Relocation of homeless parking lot in Encinitas narrowly wins approval

The parking lot at the Encinitas Community and Senior Center.
(Karen Billing)

Program to move from Leichtag Foundation property to the lower parking lot of city’s Community and Senior Center


An overnight parking lot for homeless people who are temporarily living in their vehicles can relocate from privately owned agricultural land onto the city’s Community and Senior Center property, the Encinitas City Council narrowly decided Wednesday, Sept. 29.

In a 3-2 vote, with council members Tony Kranz and Joy Lyndes opposed, the council backed the relocation proposal; directed city employees to draw up a usage agreement with the lot managers; and started an approval process for a new city ordinance to regulate the operation.

“I personally believe there is not a better site in the city of Encinitas for this,” Mayor Catherine Blakespear said, mentioning that the community center already offers a host of programs for needy people, including a senior lunch program.

Council members Kellie Shay Hinze and Joe Mosca, who also supported the proposal, said the city had limited options when it came to obtaining a new site for the Safe Parking Lot program, which is currently operating at Leichtag Foundation property under a lease agreement that ends Nov. 30.

Mosca called the community center “one of the most viable and best fits we have,” while Hinze said it was “the only place in our city that has all that we’re looking for.”

While both Kranz and Lyndes voted against the relocation proposal, they cited different reasons for doing so.

Lyndes said she strongly disagreed with the council majority’s view that the community center property, which is located near the busy intersection of Encinitas Boulevard and Balour Drive, was the best spot, saying lot users won’t feel comfortable staying in such a highly visible location. It’s nothing like the current “low profile” site, which is tucked inside the middle of the Leightag property and accessed via a private, gated roadway from Quail Gardens Drive, she noted.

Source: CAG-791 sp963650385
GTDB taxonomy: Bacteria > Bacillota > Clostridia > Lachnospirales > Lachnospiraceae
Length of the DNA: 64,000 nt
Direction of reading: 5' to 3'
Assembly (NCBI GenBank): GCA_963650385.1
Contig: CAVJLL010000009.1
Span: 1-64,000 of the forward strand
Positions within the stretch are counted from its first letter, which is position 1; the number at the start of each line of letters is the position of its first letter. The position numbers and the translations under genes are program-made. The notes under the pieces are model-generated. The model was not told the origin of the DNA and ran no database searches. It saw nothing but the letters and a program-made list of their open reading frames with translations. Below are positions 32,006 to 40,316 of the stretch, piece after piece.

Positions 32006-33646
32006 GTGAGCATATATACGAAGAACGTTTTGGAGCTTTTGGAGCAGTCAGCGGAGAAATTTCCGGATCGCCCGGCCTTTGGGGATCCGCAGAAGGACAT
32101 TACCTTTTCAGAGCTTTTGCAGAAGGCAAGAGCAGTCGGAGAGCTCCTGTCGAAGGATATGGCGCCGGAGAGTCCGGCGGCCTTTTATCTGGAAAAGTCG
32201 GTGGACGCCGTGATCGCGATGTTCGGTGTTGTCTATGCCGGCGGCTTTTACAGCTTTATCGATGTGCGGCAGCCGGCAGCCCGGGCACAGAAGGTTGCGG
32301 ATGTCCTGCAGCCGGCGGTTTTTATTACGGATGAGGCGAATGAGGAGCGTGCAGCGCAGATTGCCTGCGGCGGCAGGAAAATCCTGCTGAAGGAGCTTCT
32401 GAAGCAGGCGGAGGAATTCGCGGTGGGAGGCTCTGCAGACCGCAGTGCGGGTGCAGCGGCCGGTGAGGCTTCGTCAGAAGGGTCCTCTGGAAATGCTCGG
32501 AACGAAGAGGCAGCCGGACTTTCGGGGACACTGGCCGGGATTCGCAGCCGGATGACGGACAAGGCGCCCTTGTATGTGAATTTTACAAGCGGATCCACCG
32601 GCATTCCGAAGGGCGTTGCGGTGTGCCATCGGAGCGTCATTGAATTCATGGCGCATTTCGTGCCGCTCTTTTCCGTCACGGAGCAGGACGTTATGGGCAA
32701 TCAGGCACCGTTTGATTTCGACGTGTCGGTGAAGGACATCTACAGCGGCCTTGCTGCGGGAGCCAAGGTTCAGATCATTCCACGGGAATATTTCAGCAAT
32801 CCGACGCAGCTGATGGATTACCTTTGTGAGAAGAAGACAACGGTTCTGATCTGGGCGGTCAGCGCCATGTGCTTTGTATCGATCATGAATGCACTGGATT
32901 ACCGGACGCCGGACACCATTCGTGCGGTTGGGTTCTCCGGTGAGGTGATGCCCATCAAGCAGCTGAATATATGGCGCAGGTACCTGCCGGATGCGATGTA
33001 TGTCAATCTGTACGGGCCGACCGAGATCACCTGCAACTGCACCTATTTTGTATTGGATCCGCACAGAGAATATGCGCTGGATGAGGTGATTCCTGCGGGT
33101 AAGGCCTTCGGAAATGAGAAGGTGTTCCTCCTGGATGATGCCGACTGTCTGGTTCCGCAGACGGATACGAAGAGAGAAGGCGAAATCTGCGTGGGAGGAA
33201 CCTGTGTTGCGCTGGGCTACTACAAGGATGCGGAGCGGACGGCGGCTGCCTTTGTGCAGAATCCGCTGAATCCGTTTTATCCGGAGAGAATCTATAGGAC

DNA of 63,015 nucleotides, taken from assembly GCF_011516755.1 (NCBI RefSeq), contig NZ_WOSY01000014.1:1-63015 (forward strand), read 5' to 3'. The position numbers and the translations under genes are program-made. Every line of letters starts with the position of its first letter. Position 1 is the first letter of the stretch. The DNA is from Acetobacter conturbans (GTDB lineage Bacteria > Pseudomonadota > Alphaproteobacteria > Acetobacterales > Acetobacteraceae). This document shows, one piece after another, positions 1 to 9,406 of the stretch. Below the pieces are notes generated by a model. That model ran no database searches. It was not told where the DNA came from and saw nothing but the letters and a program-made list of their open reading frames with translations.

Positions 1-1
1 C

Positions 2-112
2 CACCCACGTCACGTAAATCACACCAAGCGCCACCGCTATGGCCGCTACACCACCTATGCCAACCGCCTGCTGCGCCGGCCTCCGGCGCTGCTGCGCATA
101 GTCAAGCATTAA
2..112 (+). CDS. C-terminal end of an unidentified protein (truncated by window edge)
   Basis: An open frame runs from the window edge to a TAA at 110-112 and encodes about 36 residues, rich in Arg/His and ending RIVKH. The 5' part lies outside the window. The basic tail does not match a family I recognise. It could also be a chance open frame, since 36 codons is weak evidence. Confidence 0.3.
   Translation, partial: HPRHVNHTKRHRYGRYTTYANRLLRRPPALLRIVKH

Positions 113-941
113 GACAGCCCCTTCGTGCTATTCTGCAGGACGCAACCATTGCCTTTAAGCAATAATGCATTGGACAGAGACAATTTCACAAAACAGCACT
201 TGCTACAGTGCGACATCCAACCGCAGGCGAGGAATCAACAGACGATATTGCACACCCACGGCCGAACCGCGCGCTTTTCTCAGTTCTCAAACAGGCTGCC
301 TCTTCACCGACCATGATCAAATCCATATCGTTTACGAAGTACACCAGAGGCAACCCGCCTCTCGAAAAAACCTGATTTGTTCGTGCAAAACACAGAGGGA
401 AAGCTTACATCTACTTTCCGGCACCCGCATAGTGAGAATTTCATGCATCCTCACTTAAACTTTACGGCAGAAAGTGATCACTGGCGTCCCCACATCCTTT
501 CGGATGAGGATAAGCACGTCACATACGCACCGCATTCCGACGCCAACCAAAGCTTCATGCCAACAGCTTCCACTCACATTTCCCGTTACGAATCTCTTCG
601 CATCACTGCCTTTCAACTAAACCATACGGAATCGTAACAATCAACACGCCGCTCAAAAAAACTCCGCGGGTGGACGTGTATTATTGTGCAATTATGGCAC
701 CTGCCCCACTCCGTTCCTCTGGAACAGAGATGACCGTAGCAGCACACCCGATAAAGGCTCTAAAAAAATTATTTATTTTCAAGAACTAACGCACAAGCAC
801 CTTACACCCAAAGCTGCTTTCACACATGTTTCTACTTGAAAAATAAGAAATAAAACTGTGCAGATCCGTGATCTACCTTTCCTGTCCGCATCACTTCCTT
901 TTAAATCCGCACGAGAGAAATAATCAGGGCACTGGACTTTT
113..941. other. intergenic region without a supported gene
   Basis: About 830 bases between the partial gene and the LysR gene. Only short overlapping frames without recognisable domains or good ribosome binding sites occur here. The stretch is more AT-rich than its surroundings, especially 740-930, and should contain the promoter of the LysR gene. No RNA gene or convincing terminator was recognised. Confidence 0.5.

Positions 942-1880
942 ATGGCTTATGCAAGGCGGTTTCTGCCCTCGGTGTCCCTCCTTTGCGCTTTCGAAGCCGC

“I want this program to succeed and I don’t think this is the right location,” she said.

Kranz said he might be able to support the proposed site, but not the process by which it was picked. Before putting the item up for a council vote, the city should have worked with the San Dieguito Union High School District, which operates Oak Crest Middle School next to the community center, to resolve any potential concerns the district might have, Kranz said, adding that this might have prevented the district’s board from taking a position opposing the proposal earlier this week.

“This notion of steamrolling the school district bothers me quite a bit,” he said.

At a special meeting on Sept. 27, the San Dieguito Union High School (SDUHSD) board passed a resolution in opposition to the parking lot being located across the street from the middle school without their participation in planning and due to the lack of coordination efforts by the city.

SDUHSD Interim Superintendent Lucile Lynch said the proposal took them completely by surprise and had not been discussed in liaison meetings between the district and city. The district’s resolution requested that the council pull the item from consideration until there could be a true partnership between the two.